Protecting people and human rights through nature

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A fisherman casts his net on the coast at sunset Gabon ©Martin Harvey / WWF©Martin Harvey / WWF

Many of us don’t think twice about the services nature provides us or how vital these are for the most vulnerable amongst us.  We recently had the opportunity to speak  together about the interdependence of human rights and biodiversity, at the 34th session of the Human Rights Council in Geneva, in an event organised to support the presentation of the annual report of the UN Special Rapporteur on human rights and the environment.

The report this year focused on the many ways that the full enjoyment of human rights depends on biodiversity – and on how protecting human rights can help to protect the environment.

This event brought together a diverse set of perspectives – from countries, human rights experts, local environmental rights defenders and conservation organisations — to discuss how biodiversity and healthy ecosystems underpin human well-being and the realization of fundamental human rights, including the crucial connections between biodiversity and a healthy human life.

© Robert Delfs / WWF

Globally, biodiversity is declining at an alarming rate.  WWF’s Living Planet Report shows us that wildlife is in a downward spiral with nearly 60 per cent decline in wildlife across land, sea and freshwater in less than a generation.   And in the same fifty years, we have also seen an exponential acceleration of the unsustainable and wasteful use of natural resources—we are surpassing the boundaries of what the planet can cope with:  we are going beyond  the limits of the  regenerative capacity of living systems. This is not without consequences: we are dangerously  threatening the natural resources and ecosystems services upon which human well-being depends.

The story of natural decline is not just about the wildlife that so many of us love. The pressure on biodiversity and ecosystems undermines sustainable development and human rights, including the rights to life, health and an adequate standard of living.  As biodiversity decreases, we are weakening nature’s ability to provide the vital services we require—clean water, fresh air, food and a stable climate—basic services we all rely on, but especially critical for indigenous peoples, forest-dwellers, fisherfolk and others who are directly dependent on forests, rivers, lakes and oceans for their lives and livelihoods.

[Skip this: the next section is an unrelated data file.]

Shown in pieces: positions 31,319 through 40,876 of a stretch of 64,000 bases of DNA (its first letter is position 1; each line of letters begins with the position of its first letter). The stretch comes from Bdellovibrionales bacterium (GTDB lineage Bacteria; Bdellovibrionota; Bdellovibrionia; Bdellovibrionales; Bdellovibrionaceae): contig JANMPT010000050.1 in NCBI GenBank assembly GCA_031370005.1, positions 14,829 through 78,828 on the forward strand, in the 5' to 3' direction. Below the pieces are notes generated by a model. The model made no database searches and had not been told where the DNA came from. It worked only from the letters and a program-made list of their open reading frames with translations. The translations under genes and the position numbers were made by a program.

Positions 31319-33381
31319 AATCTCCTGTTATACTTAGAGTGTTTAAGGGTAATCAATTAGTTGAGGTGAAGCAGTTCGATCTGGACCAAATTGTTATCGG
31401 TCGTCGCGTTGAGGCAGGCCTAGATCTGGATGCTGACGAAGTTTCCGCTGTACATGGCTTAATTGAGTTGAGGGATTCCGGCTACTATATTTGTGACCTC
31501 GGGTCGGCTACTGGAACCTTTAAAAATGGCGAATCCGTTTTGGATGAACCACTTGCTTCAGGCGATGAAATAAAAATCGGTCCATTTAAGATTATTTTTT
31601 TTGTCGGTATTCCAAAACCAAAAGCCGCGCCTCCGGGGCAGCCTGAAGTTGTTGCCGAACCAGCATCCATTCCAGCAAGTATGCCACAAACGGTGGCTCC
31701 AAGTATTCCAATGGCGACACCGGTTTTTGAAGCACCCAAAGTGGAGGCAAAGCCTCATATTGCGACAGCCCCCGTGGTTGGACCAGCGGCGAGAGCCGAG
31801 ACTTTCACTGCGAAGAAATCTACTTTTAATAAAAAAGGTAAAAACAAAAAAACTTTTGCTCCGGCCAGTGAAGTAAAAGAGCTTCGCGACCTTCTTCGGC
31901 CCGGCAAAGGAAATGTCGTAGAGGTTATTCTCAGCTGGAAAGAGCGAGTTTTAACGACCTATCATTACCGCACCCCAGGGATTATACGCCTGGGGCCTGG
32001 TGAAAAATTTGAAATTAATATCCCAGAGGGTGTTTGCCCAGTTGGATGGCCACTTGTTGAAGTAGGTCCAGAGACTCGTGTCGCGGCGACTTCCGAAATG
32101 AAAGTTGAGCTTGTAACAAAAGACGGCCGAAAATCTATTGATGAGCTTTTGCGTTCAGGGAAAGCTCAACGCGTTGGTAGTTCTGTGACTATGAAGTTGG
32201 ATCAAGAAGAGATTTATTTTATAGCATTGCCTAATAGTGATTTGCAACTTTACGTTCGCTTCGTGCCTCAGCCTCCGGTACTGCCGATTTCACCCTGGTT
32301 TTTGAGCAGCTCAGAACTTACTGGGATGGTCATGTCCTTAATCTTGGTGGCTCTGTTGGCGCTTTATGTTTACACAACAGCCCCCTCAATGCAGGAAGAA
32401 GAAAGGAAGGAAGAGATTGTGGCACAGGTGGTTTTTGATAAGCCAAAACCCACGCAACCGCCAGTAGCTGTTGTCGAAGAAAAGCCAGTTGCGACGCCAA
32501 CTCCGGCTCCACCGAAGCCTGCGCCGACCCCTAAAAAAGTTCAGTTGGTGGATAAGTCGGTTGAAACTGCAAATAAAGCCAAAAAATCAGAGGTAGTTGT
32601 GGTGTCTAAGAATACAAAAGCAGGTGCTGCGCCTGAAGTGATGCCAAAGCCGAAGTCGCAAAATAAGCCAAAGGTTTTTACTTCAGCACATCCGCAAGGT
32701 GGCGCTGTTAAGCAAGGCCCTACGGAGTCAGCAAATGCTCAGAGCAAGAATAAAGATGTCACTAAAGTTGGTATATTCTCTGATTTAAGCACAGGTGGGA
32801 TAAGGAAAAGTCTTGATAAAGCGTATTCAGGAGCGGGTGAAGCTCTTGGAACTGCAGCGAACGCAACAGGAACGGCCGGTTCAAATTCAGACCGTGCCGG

©WWF / Simon Rawles©WWF / Simon Rawles

Biodiversity health is an indicator of our relationship with the planet, and the foundation for functioning ecosystems. The plants and animals that have evolved on our planet in a complex web of life are the bricks of the walls that sustain our common home: if you remove too many bricks, the walls collapse. Our current development model is not sustainable. We know the problem, we understand the consequences and, in most cases, we also know the solutions. We  need a different way of governing our natural resources, including by expanding areas managed and conserved by indigenous peoples and local communities, putting people at the centre of responsibility and control and ensuring that efforts to conserve  and sustainably use biodiversity and ecosystems promotes rights and livelihoods.   States also need to ensure a safe environment for those speaking out in defense of the environment: 185 environmental human rights defenders were killed in 2015 alone. This is unacceptable.

The impact of climate change on human rights and human well-being has been well documented and recognized, but we haven’t taken this step for biodiversity yet. The world’s new commitment to sustainable development clearly shows that humanity is realising just how linked today’s social, economic and environmental agendas are. This is an important step forward, but we now need to see this commitment in public and private decisions and investments too.

© Brent Stirton / Getty Images© Brent Stirton / Getty Images

The 2030 Agenda, and its Sustainable Development Goals (SDGs), if implemented effectively, will help us make the change by driving initiatives to ensure that all human beings can fulfil their potential in dignity and equality and in a healthy environment that safeguards the biodiversity that is the key to all life on Earth. Now we need to come together to deliver that ambition.

Co-authored by:

John Knox

UN Special Rapporteur on Human Rights and the Environment

Henry C. Lauerman Professor of International Law, Wake Forest University School of Law


Marco Lambertini

Director General

WWF International

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